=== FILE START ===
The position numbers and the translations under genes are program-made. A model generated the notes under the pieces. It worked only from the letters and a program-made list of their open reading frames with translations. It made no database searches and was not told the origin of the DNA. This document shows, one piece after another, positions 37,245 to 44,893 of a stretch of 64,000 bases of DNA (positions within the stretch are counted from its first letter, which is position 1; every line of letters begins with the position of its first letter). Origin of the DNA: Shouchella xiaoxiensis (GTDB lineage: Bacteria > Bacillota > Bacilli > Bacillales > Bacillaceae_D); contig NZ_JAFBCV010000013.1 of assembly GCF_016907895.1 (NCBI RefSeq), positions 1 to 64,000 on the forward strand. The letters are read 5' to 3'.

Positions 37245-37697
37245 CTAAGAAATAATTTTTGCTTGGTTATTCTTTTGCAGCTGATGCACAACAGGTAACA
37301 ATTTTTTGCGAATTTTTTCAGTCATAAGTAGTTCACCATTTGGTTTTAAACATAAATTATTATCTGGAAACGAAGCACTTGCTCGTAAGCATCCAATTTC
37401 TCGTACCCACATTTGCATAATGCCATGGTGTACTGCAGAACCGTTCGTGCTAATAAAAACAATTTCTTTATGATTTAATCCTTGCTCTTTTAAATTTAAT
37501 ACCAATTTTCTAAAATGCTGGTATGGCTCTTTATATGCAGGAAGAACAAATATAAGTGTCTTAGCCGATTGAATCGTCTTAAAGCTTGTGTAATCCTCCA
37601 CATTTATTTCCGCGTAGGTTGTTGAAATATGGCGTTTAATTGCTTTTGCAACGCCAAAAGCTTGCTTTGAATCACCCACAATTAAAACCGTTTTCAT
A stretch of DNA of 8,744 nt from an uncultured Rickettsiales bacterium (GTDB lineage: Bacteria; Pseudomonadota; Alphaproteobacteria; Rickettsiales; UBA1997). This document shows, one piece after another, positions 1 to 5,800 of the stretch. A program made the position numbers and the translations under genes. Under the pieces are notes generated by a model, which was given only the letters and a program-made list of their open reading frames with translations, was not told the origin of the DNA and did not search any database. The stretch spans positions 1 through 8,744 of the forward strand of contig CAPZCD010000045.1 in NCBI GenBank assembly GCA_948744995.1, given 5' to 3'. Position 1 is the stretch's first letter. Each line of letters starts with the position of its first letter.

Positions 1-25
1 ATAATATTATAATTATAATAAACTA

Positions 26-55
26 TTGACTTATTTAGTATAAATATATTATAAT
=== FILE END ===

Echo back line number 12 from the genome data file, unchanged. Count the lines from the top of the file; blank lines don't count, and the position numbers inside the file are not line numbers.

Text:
26 TTGACTTATTTAGTATAAATATATTATAAT